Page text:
A competitive performance will undoubtedly please Schmidt but his longing for victory against his home nation is a burning ambition, and one that won’t go away until he achieves it.

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Foley: One of Munster and Ireland's modern greats

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Legend: Anthony Foley.

The 42-year-old Munster head coach passed away in the early hours of Sunday morning, leaving behind a 13-year professional career at the epicentre of the game.

Foley, a towering 6’ 3” backrower, with 62 international caps, was an inspirational captain for Munster, leading them a famous Heineken Cup win in 2006.

He played with a passion and ferocity that was frightening, and always showed a willingness to be at the heart of the action. He was first at the breakdown and scoured the line to put teammates in better scoring opportunities.

Hailing from Clare, his family was steeped in rugby, with father Brendan part of the famous Munster side that beat the All Blacks in 1978, and sister Rosie a member of the Irish women’s squad. His crowning moment as a player was the 2006 Heineken Cup triumph when he led Munster to victory over Biarritz in the final in Cardiff.

That day, he exemplified everything which both he and Munster rugby are known for: passion, speed and commitment. Both were synonymous with these attributes. He made his Munster debut in 1995 and became captain in 2005, claiming one Celtic League title in addition to European glory. On the pitch, he played a record 202 times – including 71 consecutive games – and underlined his world class ability with a tremendous work-rate and intelligence at the breakdown.

He was a key member of Munster’s golden generation, which included the likes of Keith Wood, David Wallace, Paul O’Connell, John Hayes and Donncha O’Callaghan.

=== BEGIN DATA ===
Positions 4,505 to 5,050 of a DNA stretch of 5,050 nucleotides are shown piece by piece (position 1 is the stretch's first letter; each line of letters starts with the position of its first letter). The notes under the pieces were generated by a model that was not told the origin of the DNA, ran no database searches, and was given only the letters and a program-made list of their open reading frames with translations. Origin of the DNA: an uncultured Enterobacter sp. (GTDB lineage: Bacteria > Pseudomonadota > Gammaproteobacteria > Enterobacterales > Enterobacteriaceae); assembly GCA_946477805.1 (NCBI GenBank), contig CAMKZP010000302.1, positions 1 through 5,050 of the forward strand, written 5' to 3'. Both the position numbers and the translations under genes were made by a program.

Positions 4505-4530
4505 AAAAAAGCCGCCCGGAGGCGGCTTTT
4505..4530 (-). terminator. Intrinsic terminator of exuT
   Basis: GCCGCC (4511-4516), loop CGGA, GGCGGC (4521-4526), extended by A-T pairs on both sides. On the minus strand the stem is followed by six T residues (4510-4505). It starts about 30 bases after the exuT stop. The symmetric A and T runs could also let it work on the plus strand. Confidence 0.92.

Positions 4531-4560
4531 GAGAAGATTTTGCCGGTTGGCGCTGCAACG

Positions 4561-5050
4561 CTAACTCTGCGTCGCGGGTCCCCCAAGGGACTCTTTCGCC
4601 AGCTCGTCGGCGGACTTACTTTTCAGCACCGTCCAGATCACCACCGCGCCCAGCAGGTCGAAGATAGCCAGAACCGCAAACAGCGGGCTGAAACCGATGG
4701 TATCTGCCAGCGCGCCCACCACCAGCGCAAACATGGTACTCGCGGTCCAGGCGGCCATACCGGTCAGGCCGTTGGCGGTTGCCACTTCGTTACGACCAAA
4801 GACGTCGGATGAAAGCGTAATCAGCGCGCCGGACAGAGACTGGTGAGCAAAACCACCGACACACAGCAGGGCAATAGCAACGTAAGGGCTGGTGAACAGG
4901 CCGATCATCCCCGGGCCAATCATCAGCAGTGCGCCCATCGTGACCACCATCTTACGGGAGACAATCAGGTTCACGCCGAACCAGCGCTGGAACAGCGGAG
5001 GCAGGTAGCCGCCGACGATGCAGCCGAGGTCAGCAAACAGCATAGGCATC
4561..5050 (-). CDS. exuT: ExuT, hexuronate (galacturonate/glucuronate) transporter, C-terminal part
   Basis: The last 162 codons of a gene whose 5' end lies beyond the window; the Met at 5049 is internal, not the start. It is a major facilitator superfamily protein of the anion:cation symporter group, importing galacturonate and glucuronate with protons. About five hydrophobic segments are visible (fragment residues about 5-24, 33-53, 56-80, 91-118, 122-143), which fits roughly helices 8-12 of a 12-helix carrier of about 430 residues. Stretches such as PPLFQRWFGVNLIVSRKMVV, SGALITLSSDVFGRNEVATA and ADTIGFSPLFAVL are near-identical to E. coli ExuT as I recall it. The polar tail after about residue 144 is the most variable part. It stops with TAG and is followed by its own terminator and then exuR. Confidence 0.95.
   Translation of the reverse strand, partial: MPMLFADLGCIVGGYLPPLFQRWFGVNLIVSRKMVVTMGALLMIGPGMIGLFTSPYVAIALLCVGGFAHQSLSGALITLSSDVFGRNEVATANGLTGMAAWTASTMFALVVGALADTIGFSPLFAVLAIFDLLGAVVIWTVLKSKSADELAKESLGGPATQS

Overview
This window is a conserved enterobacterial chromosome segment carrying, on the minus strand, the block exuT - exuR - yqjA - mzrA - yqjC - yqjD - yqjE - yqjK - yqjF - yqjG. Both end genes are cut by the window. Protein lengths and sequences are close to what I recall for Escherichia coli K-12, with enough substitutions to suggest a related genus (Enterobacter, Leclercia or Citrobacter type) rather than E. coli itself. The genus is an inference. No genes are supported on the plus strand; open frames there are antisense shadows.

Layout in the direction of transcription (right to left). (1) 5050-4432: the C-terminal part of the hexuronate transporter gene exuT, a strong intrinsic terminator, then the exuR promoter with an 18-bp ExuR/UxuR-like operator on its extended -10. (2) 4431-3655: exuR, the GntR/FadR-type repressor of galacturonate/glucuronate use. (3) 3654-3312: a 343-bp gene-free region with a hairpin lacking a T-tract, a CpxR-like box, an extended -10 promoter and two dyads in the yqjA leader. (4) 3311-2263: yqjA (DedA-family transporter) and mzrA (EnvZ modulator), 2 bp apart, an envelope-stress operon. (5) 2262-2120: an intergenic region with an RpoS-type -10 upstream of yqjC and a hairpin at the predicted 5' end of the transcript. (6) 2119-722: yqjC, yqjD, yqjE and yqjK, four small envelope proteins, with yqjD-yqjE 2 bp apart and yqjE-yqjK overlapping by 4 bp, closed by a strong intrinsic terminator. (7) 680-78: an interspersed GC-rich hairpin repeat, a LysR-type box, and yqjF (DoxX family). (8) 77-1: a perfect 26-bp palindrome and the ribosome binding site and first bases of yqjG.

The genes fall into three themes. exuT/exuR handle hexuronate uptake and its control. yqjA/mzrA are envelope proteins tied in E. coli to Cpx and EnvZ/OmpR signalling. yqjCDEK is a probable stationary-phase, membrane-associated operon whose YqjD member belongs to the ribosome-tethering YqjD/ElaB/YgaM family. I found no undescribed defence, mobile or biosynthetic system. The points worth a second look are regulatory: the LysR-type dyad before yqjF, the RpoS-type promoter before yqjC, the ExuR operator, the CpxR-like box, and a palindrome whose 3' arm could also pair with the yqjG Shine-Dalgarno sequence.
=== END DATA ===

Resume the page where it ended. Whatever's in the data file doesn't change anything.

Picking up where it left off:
For Ireland, he featured in two World Cups, in 1995 and 2003 – and captained the country on three occasions.

A hugely popular figure, Foley continued to have a significant impact on the province upon his retirement in 2008 as forwards coach, before being appointed head coach in 2014.

He’ll be more remembered for his playing days, such was the magic of his presence on field.

He was unique, a colossal leader and Munster Rugby won’t be the same without him.

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Twitter reacts to the death of Munster coach Foley

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Anthony Foley.

Foley was one of Irish rugby’s most prominent figures whose father was also capped for his country.

In a tribute, the president of Ireland, Michael Higgins, dubbed Foley “one of the great figures of Irish sport in the modern era”.

As a robust backrow forward, Foley led Munster to European Cup victory in 2006 with victory over Biarritz in Cardiff and went on to win 62 caps for Ireland, captaining the national side on three occasions, his last appearance coming in 2005 after debuting 10 years earlier.

He played 86 European matches for Munster, including a record 71 consecutive games, and retired in 2008 as the club’s most-capped player with 194 appearances for the provincial side.

Here, we pick out Tweets from stunned former teammates, opponents and admirers of the former Irish backrower.